Audrey and Frank Peterman
By Audrey Peterman
On the banks of the Estero River just below Fort Myers in Southwest Florida lies the perfectly preserved remnants of a community that believed we live inside the Earth. Comprised mostly of doctors, attorneys, artists and musicians, the Koreshans moved from all over the country in 1894 to build this “New Jerusalem” where they practiced the Golden Rule (do unto others as you would have them do unto you; treat your brother as yourself) including racial and gender equality.
They held concerts on the banks of the river, built a power plant, printery and other industries that supplied the surrounding community, and allowed their neighbor Thomas Edison to use their workshop and tools he didn’t have at home.
Despite their conviction that the Earth is concave and all the planets and stars and galaxies are inside it, the Koreshans may have thrived to this day if it were not for one fatal flaw: They believed that their leaders should remain celibate. With no means of reproduction, the last Koreshan died in 1982. Thankfully, Hedwig Michel succeeded in getting 300 acres of the community’s property protected in what is now Koreshan State Historic Site.
It has been years since I visited this park but it is uppermost in my mind as I have to deal with this thought: President Obama is in Alaska today returning the Native Identity to Mount Denali, the highest mountain on our continent into whose face I have gazed lovingly for days. Simultaneously he is paving the way for the greatest man-made ecological disaster that could take place in that state. Last month the President gave the go-ahead for Shell Oil to drill in the Arctic, erasing a line in the sand that we have been helping fight to maintain for the past two decades. To put it in perspective, the Arctic was off limits to new large scale oil drilling even under George W. Bush, so for it to go down under our environmental President is the greatest conundrum I have ever experienced.
I consider this to be the President’s fatal flaw, and a huge negative in his legacy. Unlike the Koreshans whose blind side only wiped out their small community, the President’s blunder could have an impact on the entire world. The Deep Horizon “accident” that nearly destroyed the Gulf in 2010 is a small indicator of what could happen in an industry that can never be accident proofed. There’s no telling the consequences of an “accident” in one of the most remote and unreachable places on Earth. Even the process of extracting the oil will accelerate the climate warming that is causing glaciers to have water permanently running through them while forest fires eat up rainforests on our West Coast.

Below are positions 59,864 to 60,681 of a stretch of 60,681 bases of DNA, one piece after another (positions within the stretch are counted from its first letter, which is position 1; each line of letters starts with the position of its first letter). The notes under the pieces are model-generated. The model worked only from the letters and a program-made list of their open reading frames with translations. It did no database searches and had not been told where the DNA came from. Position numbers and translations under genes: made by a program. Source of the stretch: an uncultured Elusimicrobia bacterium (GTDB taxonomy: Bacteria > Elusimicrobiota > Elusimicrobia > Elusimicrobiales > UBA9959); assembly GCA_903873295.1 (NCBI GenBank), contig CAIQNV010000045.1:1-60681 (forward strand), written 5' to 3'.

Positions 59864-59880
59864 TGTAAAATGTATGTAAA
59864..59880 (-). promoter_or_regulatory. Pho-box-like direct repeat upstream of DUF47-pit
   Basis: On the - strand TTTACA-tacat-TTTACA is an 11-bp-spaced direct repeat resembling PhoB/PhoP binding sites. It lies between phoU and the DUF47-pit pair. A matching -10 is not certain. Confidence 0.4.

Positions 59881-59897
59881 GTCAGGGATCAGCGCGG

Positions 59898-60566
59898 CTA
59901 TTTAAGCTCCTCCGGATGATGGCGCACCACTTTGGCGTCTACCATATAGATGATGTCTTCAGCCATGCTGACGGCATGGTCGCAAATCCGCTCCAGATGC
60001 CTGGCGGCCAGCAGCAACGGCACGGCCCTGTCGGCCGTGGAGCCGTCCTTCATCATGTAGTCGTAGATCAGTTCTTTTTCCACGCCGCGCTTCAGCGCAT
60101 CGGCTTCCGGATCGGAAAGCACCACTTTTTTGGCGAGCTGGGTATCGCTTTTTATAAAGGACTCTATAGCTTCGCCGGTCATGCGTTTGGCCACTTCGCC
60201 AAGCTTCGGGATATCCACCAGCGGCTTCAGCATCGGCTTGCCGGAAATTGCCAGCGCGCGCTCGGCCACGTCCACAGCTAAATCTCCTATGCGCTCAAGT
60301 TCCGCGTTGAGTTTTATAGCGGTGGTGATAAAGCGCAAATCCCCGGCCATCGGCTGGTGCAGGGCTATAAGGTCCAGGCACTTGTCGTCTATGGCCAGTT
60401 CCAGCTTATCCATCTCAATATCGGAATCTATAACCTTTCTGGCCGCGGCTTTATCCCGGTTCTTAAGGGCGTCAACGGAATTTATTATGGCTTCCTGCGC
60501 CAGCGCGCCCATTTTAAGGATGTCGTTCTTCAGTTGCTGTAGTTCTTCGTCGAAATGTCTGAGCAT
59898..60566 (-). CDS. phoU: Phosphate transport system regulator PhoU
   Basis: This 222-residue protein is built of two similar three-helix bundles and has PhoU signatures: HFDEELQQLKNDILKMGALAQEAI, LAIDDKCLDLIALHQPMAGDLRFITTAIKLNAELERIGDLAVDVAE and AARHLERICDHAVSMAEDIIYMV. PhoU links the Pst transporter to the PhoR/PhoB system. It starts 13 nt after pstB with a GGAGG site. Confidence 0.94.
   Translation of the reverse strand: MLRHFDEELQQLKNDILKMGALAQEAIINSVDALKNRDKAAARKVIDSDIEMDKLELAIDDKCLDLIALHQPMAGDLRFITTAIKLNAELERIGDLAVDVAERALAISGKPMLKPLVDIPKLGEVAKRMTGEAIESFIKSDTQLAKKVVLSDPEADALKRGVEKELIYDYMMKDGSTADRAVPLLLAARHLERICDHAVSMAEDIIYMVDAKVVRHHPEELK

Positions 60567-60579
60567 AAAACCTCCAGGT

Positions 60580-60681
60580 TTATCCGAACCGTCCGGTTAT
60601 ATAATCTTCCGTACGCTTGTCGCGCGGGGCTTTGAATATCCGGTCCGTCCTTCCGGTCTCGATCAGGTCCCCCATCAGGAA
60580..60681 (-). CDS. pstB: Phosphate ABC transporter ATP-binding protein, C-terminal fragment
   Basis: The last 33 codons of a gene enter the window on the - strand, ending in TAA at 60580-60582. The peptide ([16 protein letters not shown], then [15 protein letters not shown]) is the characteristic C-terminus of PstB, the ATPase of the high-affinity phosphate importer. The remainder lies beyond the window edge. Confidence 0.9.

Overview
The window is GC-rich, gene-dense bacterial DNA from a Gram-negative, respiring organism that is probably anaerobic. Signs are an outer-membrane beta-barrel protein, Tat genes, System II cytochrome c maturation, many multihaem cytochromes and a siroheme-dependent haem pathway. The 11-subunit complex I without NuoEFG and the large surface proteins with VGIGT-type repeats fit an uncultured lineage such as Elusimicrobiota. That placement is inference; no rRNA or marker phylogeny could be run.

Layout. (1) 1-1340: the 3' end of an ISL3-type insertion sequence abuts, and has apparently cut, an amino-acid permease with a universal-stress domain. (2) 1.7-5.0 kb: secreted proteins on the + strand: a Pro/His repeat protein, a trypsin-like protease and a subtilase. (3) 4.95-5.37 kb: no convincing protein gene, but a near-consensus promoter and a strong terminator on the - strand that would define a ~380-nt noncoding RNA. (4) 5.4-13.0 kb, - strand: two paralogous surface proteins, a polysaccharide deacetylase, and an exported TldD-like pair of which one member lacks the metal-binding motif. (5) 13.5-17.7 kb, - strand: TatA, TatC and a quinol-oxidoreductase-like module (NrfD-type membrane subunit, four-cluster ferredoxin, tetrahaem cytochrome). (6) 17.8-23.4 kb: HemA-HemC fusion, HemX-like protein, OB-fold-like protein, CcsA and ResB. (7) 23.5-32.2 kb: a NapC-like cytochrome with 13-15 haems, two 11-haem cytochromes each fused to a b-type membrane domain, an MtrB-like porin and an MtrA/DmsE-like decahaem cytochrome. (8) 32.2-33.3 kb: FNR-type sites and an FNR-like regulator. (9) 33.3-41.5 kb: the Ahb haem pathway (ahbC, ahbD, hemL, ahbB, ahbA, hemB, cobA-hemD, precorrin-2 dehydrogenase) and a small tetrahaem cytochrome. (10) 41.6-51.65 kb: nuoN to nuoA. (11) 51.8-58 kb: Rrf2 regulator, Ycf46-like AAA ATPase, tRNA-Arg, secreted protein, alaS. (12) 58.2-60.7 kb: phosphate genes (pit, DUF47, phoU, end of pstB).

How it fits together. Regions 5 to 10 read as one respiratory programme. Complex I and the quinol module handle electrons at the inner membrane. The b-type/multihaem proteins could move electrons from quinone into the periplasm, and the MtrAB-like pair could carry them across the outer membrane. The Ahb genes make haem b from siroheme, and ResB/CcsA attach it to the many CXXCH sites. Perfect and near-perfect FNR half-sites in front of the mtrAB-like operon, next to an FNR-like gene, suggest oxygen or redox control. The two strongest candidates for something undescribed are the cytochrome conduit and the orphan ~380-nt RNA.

I am completely nonplussed by the President’s explanation of his decision, which is basically, “We have to have many different sources of energy.” The President’s focus on increasing the number of national parks and including places that have non-white history; his recently-releases Climate Action Plan to deal with climate change and his efforts to lead the world to a sustainable future are chopped off at the knees by this Shell decision. How can he persuade other countries to pull back from the brink after he’s made such a repugnant decision?
Drilling in the Arctic is like raiding your child’s college fund to support your cocaine habit. I know our President cares for the grandchildren he expects to have a long way down the road. Last Earth Day in Everglades National Park I shook his hand and listened to him speak with great passion about the world he wants to leave them. I believe him to be a brilliant, rational man of conscience. Everything that he has said up to now about climate change goes against this decision. So it begs the question, WHAT is causing him to say yes? We need to find that out before it becomes a Fatal Flaw for all of us. Greenpeace and Sierra Club are leading the charge against this. Learn more about it and add your support. Every American has a stake in this.
(Audrey Peterman is an environmentalist, author and speaker living in Fort Lauderdale.)